Ever have a significant other or friend say “again?” when you reach for your third or fourth cup of coffee? Well, here’s good news for coffee drinkers everywhere: Having a daily coffee habit may actually be a good thing.
Coffee is one of the most plentiful and consistent sources of cell-protecting antioxidants, says Dana Angelo White, RD, an athletic trainer in Fairfield, Connecticut. According to a 2014 study in Antioxidants, coffee is a major source of antioxidants in the Western diet. Nieves says a cup of coffee contains more than 1,000 antioxidant-rich compounds.
Daily antioxidant consumption reduces inflammation. Most of coffee's reported health benefits rely on its antioxidant and anti-inflammatory properties, says Devje. Reduced inflammation...? A 2017 review study in Annual Review of Nutrition found that coffee consumption reduced the risk of type 2 diabetes and Parkinson's disease.
Observational studies link coffee consumption to a lower risk of breast, colorectal, colon, endometrial, and prostate cancers, says Devje. 4-5 cups of coffee a day was linked to a lower risk of some cancers, but "the data is observational," Devje warns.
Some research suggests coffee reduces the risk of bipolar disorder. A Harvard study with more than 50,000 women found that women who drank moderate amounts of coffee had a lower risk of depression. Women who drank two to three cups of coffee daily had a lower risk of depression than those who drank one or fewer cups per week.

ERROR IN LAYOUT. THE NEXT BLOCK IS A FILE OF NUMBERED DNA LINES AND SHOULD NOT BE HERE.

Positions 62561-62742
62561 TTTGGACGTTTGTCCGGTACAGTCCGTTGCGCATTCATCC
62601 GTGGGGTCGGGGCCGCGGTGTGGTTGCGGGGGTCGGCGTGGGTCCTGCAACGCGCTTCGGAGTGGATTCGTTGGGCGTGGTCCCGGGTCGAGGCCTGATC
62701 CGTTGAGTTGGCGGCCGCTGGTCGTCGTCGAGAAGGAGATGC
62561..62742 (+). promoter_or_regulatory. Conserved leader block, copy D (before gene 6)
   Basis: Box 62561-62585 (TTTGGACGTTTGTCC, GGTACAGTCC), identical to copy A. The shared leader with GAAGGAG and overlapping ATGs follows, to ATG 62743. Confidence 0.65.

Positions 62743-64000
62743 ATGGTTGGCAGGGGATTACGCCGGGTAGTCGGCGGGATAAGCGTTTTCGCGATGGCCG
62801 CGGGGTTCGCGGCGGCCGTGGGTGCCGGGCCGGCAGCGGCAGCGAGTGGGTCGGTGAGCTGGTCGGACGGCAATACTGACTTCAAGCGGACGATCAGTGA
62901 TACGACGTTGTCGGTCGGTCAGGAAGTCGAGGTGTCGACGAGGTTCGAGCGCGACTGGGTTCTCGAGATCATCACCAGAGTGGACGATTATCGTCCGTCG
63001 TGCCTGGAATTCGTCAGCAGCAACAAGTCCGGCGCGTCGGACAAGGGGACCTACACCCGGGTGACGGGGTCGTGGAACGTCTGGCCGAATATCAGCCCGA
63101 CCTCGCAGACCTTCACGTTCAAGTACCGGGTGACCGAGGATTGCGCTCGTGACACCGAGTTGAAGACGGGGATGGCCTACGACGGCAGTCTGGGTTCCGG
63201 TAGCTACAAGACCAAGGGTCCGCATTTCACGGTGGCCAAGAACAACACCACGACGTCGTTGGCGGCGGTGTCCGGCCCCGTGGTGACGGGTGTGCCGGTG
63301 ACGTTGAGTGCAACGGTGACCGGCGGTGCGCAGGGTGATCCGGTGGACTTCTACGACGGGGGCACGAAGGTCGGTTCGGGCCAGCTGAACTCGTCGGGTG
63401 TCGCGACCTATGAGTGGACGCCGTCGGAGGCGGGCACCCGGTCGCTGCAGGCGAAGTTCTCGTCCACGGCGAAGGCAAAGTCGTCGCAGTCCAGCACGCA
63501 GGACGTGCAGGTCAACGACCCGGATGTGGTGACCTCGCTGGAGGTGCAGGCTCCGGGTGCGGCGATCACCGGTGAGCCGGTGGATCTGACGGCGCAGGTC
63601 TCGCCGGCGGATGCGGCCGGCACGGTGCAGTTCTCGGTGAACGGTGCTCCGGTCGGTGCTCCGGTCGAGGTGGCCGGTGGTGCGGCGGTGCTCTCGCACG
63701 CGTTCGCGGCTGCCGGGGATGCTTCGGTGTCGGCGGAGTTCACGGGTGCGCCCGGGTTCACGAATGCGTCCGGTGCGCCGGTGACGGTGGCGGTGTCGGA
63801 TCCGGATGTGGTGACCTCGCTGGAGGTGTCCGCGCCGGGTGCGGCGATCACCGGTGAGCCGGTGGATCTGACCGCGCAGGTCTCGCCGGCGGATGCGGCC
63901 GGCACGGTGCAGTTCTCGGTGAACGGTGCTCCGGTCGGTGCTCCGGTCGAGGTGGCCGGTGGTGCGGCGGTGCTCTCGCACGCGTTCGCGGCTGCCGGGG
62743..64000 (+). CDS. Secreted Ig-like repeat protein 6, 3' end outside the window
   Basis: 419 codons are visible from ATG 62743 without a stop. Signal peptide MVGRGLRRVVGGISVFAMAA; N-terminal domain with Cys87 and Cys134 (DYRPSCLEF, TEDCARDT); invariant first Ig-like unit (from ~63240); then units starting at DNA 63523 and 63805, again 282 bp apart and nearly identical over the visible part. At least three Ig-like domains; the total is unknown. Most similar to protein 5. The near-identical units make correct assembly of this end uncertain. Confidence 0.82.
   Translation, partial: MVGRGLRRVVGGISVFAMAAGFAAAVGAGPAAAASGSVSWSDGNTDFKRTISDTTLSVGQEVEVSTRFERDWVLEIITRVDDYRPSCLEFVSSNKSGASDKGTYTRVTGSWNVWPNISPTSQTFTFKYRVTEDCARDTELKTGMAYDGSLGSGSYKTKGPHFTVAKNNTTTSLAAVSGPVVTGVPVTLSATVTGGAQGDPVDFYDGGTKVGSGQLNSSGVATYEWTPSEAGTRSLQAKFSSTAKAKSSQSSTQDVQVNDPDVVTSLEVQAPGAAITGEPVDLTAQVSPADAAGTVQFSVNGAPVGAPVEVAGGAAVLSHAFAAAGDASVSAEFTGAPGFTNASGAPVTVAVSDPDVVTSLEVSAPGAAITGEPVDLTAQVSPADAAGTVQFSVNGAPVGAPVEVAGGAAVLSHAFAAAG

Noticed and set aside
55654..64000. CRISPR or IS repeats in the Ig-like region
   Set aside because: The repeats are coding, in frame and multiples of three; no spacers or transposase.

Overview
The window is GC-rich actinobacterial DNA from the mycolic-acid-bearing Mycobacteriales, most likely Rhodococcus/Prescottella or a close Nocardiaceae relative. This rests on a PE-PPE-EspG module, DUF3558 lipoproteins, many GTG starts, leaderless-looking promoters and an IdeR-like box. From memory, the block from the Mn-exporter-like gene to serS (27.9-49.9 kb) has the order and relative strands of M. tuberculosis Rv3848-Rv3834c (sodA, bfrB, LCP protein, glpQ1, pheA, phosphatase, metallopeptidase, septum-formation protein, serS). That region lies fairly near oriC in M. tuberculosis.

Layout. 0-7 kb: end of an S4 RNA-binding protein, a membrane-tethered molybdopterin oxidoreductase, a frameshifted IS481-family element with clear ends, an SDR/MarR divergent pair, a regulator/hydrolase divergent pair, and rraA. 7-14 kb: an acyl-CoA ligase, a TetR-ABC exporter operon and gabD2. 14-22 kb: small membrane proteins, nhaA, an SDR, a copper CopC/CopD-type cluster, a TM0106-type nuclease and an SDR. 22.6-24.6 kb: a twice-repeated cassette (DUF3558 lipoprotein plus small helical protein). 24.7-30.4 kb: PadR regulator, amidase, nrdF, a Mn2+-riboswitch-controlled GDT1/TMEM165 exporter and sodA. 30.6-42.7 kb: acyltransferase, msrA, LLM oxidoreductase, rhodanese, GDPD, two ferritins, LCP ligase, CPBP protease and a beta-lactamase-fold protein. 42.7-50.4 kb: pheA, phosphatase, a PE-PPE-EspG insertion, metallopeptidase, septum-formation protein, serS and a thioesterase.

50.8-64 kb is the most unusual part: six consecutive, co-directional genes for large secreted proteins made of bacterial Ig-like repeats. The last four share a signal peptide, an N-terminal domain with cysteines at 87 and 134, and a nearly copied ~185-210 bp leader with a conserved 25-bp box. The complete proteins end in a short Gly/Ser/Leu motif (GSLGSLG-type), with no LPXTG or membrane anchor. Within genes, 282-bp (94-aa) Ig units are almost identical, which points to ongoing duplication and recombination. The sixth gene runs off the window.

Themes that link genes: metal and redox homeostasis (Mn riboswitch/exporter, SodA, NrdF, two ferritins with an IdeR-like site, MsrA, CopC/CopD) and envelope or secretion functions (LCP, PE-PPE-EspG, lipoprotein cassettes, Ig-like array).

Anyone with a family history of heart problems: Coffee reduces heart disease risk. Circulation found the most benefit at three to five cups a day. Coffee may also reduce heart disease risk. The American Heart Association found that drinking coffee reduced the risk of heart failure and stroke by 7% and 8%, respectively, compared to non-coffee drinkers.
Devje says caffeine improves attention and alertness. Coffee may improve concentration, but not creativity, according to a March 2020 study. In the study, 80 people were given a 200-milligram caffeine pill or a placebo. Researchers found caffeine improved problem-solving, idea-generation, working memory, and mood.